Thursday, February 19, 2009


The Maori believe that when you die, your soul travels along Te Oneroa A Tohe, the beautiful white sand of the Ninety Mile beach facing the Tasman Sea. The spirituality of the place is tangible. At Spirits Bay, it is believed that the spirit travels through an 800-year-old Pohutukawa tree, down its roots beneath the ocean and emerges 55 kilometers offshore at Manawatawhi or Three Kings Islands where it bids the most final of farewells to Aotearoa (New Zealand), before travelling to Hawaiki, the legendary ancestral home of the Maori.

We raced along this beach at highway speed on a Sand Safaris Tour bus! The driver, a local Maori with a great voice, sang to us as he careened along the beach, giant sand dunes to the right and the receding tide line to the left. His songs were songs of greeting and welcome and also of love. Love for anyone who has recently left this world to make the long journey of the spirit.

At the northernmost end of the beach where we turned inland again, the bus stopped briefly so we could climb the mountains of sand and slide down them on toboggans. It seemed a fitting counterpoise to the magic in the air.

At the very top of New Zealand is Cape Reinga, where the Tasman Sea and the Pacific Ocean meet on a shallow bank. The waves here can stand very high when conditions are right. This is where we found ourselves this afternoon after a two-hour drive from the Bay of Islands.

Ok, this cruising life is rough! Meals to prepare, dishes to wash, bottoms to scrub….so we took a couple of days off and drove up to the top end of New Zealand! We booked into a little 'shoe box' (apologies to the real 'shoe box') in a motorhome campground but on discovering that it did not have Sky Satellite TV, we immediately upgraded to the cottage! The deck proved very handy for consuming local wine and planning our foray into the unknown, at least by us! Long walks on the beach were also 'de rigeur'!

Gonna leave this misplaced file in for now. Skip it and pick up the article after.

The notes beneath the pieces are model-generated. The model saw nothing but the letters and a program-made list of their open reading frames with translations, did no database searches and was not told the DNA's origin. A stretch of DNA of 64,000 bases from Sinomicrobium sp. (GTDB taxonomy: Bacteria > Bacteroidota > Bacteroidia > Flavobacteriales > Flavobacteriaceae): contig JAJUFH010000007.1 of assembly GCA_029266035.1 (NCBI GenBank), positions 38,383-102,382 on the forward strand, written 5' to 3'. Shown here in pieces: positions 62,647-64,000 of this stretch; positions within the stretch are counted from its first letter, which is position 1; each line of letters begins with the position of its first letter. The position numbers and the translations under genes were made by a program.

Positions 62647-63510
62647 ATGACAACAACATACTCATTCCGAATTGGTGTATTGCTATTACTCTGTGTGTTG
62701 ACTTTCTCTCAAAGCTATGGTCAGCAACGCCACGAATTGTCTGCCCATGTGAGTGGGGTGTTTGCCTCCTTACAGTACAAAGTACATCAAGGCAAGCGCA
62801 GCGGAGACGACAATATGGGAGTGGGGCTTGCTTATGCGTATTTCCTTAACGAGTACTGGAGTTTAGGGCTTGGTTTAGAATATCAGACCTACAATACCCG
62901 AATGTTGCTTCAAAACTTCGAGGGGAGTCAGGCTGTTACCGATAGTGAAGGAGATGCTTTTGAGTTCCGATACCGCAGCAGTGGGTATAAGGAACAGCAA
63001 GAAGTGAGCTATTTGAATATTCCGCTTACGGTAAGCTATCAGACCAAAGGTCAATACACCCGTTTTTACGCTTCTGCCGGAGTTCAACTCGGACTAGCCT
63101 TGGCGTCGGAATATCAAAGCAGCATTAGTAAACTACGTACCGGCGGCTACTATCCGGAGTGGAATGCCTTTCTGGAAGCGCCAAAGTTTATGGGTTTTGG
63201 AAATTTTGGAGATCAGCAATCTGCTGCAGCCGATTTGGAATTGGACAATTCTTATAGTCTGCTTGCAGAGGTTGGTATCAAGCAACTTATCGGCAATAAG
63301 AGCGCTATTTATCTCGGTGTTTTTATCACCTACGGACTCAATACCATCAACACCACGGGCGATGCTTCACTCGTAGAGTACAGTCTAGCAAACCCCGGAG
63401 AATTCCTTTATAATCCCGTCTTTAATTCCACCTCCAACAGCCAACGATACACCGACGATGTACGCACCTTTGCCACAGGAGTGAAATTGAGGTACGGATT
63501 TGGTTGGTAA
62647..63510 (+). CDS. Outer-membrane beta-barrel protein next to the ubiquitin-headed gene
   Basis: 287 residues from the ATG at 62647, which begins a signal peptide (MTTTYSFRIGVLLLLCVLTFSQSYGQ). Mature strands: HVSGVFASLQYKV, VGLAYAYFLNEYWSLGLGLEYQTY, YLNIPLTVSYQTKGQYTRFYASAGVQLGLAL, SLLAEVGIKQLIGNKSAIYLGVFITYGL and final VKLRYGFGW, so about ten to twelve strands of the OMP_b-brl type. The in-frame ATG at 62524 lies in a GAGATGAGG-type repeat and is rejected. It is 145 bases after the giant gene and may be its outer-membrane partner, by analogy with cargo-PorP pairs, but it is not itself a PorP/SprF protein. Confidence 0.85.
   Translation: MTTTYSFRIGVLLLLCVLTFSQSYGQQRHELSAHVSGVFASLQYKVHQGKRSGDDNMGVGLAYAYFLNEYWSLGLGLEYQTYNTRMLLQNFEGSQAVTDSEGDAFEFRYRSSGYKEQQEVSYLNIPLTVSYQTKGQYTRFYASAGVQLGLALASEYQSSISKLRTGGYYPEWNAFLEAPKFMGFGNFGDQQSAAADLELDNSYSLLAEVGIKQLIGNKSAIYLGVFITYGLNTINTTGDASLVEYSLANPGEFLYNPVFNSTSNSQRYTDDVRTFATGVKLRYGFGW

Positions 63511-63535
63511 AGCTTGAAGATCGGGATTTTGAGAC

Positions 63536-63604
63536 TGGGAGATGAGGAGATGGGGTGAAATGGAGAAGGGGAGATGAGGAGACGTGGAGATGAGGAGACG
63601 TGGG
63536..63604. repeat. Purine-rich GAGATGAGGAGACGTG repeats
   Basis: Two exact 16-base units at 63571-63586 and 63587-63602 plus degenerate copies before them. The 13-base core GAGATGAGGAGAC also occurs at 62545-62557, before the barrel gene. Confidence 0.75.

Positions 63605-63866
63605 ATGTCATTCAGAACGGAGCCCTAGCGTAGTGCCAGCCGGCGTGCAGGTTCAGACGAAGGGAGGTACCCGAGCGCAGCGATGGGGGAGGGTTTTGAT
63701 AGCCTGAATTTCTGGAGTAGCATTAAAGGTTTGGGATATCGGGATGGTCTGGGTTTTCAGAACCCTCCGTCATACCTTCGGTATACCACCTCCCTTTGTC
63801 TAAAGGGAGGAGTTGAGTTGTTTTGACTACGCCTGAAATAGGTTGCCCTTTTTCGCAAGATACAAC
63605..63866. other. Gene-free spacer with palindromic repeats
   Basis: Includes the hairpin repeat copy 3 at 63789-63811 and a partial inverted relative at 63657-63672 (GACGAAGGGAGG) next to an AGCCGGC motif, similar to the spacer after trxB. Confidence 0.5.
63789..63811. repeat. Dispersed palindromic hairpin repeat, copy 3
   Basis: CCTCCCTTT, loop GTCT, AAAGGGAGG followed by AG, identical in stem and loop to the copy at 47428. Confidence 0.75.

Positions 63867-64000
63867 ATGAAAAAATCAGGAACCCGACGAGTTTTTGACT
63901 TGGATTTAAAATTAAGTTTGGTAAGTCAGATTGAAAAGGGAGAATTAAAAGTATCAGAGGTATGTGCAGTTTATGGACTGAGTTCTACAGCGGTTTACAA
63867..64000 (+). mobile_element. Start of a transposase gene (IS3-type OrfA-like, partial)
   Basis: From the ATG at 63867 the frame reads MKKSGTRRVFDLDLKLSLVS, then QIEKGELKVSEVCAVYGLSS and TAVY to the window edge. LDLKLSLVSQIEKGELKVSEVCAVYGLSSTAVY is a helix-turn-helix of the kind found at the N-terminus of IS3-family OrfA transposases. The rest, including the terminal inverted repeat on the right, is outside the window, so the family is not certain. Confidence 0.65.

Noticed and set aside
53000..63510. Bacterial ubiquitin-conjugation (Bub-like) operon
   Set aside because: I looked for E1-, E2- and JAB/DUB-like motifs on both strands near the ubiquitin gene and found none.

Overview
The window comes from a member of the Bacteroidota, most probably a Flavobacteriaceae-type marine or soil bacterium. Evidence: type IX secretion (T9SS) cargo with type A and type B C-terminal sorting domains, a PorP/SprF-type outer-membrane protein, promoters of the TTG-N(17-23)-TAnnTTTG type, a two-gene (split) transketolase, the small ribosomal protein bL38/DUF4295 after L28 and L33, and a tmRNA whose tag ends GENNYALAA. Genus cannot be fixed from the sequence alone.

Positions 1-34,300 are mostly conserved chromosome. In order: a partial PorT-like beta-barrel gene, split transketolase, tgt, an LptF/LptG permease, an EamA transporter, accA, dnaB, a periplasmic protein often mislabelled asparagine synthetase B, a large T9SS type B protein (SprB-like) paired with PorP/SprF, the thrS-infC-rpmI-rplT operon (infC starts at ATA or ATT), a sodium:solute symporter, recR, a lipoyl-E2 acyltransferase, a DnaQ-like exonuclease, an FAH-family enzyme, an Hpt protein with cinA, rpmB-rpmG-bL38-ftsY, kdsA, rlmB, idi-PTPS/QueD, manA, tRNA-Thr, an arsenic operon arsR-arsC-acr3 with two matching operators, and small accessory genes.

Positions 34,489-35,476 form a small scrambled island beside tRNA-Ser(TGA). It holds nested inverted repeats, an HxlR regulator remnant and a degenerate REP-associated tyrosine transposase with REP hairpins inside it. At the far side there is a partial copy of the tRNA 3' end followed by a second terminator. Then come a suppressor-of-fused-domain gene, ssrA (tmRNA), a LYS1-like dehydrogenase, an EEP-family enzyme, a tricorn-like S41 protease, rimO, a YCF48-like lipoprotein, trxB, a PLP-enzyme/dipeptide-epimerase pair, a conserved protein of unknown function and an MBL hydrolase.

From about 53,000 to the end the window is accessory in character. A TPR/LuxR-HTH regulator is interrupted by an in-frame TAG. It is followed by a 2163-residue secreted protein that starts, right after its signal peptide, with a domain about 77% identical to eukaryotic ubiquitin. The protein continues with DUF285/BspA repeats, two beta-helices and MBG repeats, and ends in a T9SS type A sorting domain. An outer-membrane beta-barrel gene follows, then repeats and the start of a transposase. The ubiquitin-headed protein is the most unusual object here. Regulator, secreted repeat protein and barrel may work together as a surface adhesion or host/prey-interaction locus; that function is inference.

We did not swim, although some brave souls did. We picnicked in Spirits Bay and pushed on. The return leg was inland and though not as inspiring as the beach drive, we were relieved that our spirits could eke out further existence in this mortal coil!


Digger is a New Zealand and Australian military slang term for soldiers from those countries, originating during the First World War.

You know what gumboots are but do you know where the term originated? Well apparently the fossilized resin from the Kauri tree has been a much sought after commodity! The sap of the Agathis australis, the God of the Forest, was a thriving industry back in the 1800s. Dalmatians (modern Croatia), Irish and other desperate characters emigrated to New Zealand to work in one of the most difficult jobs of all, extracting the gum from the Kauri trees, buried deep in the ground. These trees had been perfectly preserved, almost to the green of the leaves, due to some cataclysmic occurrence in the past. The orientation of most of these giant trees underground led to speculation that a monstrous tsunami caused the overwhelming destruction of the northern island of New Zealand in prehistoric times. Carbon dating of the trees places them at buried 50 to 150 thousand years ago!

The gum is much like what we know of as 'amber' and was used in varnishes.

The Maori, however, burnt it and mixed the ash to make the ink for their famous Tā moko or permanent body and face marking, distinct from tattooing in that the skin was carved by uhi or chisels rather than punctured, leaving the skin with grooves rather than a smooth surface. The color was definitely unique!

We learned all this while walking through forests of Manuka or Kanuka or what we know as Tea Trees, yes where ‘tea tree’ oil is derived, a natural antiseptic.

But we are back on Toketie, the rain is pouring and the wind is howling again, we are provisioned and almost ready to think about moving around to Whangarei for the next stage of the journey!

1 comment:

Sukanuk said...

Would like to have seen a photo of Shoebox Mk 11. Shoebox Mk 1 is doing fine!! Great story and would loved to have been with you. Never been tobogganing. Miss you both.